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Abu Dhabi, UAEMonday 25 June 2018

Taiwan looks south for Muslim tourists

Taiwan seeks to boost relations with 16 south and southeast Asian countries after dip in Chinese tourists

From halal fried chicken to hot springs hotels with prayer facilities, Taiwan is adapting its traditional tourist attractions in a bid to woo Muslim visitors as Chinese arrivals dwindle.

Mainland tourist numbers have fallen dramatically as China relations deteriorate, with speculation authorities there are turning off the taps to put pressure on Taiwan's Beijing-sceptic government.

Taiwan is now seeking to boost relations with 16 south and southeast Asian countries, as well as Australia and New Zealand — what it calls its "southbound policy" — and is seeking more visitors from the region.

That has meant a growing number of tourists from Muslim-majority countries, such as Malaysia and Indonesia. The country welcomed 30 per cent more visitors from southeast Asia in 2017 compared to the previous year.

Taoism is the prevalent religion in Taiwan, with Muslims making up less than two per cent of the population but tourists said they were surprised how welcome they felt.

"I really like the natural scenery in Taiwan and the people are very nice," said Ashma Bunlapho, 40, a Muslim visitor from Thailand on a five-day trip with her husband.

She found halal restaurants using Google Maps, including a shop selling beef noodle — a Taiwanese favourite — and felt free to pray where she chose, taking her mat with her to famous nature spots including Sun Moon Lake in central Taiwan.

Malaysian tourist Dean Idris said halal foodss were easily accessible as he visited Taipei with his two young children, taking in the zoo, a night market, and a historic district close to the city's best-known temple.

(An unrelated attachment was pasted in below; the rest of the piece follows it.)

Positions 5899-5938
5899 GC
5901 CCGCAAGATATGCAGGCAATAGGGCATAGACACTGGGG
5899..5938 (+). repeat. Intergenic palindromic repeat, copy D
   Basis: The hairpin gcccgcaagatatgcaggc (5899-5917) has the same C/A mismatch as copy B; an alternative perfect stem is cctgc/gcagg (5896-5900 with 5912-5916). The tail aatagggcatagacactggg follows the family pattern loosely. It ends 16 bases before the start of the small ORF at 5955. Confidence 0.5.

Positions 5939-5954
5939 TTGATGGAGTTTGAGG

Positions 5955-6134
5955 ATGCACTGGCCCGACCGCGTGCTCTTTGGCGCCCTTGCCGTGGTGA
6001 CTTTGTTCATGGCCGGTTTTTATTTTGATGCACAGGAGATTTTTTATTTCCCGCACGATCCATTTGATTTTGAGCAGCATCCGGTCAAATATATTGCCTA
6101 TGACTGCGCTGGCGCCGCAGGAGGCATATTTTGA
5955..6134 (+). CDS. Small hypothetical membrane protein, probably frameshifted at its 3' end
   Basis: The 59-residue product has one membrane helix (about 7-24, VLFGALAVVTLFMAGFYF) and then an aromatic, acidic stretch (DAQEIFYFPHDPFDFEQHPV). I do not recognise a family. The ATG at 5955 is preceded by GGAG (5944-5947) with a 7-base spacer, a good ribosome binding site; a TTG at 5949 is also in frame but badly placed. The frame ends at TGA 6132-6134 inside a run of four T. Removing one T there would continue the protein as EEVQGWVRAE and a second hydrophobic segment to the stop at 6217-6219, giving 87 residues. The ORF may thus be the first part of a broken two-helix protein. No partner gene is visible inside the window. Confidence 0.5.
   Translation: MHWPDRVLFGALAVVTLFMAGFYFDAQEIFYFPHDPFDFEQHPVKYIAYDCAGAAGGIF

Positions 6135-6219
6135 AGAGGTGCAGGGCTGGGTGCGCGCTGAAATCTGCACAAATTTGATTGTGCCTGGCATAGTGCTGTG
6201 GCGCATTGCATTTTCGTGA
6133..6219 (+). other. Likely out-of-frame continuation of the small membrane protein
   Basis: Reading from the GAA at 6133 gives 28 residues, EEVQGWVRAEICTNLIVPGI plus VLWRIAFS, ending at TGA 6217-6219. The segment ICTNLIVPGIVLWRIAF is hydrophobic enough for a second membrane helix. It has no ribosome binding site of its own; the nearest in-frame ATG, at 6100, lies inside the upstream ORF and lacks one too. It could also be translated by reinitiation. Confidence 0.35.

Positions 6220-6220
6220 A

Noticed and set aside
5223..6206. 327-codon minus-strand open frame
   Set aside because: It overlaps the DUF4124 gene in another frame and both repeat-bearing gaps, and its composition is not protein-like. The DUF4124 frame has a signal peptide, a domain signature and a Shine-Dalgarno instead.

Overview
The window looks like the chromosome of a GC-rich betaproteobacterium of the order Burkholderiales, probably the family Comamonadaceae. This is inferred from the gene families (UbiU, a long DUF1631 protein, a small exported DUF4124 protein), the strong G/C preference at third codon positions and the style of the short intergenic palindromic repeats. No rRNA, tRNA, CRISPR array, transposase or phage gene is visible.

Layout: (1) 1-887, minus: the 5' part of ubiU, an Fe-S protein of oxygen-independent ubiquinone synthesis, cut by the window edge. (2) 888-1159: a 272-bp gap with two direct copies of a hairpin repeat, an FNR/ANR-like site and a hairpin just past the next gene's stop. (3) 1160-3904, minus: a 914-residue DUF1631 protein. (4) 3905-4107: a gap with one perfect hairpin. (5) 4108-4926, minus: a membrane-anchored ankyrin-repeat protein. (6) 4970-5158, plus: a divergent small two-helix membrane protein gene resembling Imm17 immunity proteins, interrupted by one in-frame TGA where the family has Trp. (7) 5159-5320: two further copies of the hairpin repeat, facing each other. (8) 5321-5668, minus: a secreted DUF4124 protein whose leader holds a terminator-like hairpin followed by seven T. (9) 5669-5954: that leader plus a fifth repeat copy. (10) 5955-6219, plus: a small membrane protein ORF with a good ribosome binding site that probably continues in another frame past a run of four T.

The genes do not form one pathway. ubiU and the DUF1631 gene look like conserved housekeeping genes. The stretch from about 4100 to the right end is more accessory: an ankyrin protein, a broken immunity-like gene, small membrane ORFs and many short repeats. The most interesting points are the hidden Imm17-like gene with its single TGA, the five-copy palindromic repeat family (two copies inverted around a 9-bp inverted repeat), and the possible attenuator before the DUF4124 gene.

"I learnt that Taiwan, Taipei especially, is actually Muslim-friendly," he said outside a mosque in the capital, where he had gone to pray.

Thailand, South Korea and Japan are among Asian nations that have been tapping into the Muslim travel market, which has been fuelled by growth in cheap flights and a booming middle class in countries such as Indonesia.

Fried Chicken Master, a small shop not far from Taipei's Chiang Kai-shek Memorial Hall — one of its most famous landmarks — has adapted to the trend, selling a halal version of the snack, which is also a Taiwanese favourite.

"We hope to be able to serve tourists, exchange students, or Muslims living in Taiwan. As Taiwanese we are proud of our food," said Louis Tsai, a spokesman for Super Qin Group, which owns the shop.

A trip to one of Taiwan's hot springs resorts is at the top of most tourists' to-do lists, and Gaia Hotel in mountainous Beitou, best-known for its natural pools, provides guest rooms with prayer direction signs and prayer schedules.

Minibars there are alcohol-free and cakes do not include pork-based gelatin. To obtain its halal certification, the hotel kitchen created a separate cooking and dining area.

"Since the number of Chinese tourists has decreased, and southeast Asia is quite a sizeable market with many Muslims, this is an area we have to actively pursue," said Jack Chang, Gaia's operations manager.

On a recent visit to Istanbul, Taipei mayor Ko Wen-je met with Turkish politicians who want to fund the building of a third mosque in Taipei, according to the city government.

Taiwan is also running a trial of visa waivers for Thailand, Brunei and the Philippines. It eased visa rules last June for six countries, including Indonesia, India, and Cambodia.

But some doubt whether the growth in Muslim tourism is enough to offset the lost income from the mainland.

Chinese visitor numbers dropped by a fifth last year, and have been falling since Taiwanese President Tsai Ing-wen came to power in May 2016.

Beijing still regards self-ruling democratic Taiwan as part of its territory, and relations have become increasingly tense as Mr Tsai refuses to acknowledge it is part of "one China".

Salahuding Ma, secretary general of the Chinese Muslim Association, the largest halal certification body in Taiwan, says it is hard for the new wave of tourists to compete with their Chinese counterparts.

"The Chinese have wealth and spend lavishly," he said. "If you are talking about southeast Asia, which countries can even compare?"

Mr Ma said Taiwan would have greater success if it overcame the language barrier by encouraging students from "target countries" to work in the island's tourism sector.

For Thai visitor Bunlapho, her lack of Chinese and limited English proved an obstacle when trying to find transport to Taroko National Park on Taiwan's east coast, famous for its deep gorges and sweeping cliffs.

"I couldn't figure out how to get there," she lamented.

"Next time. I'll come back."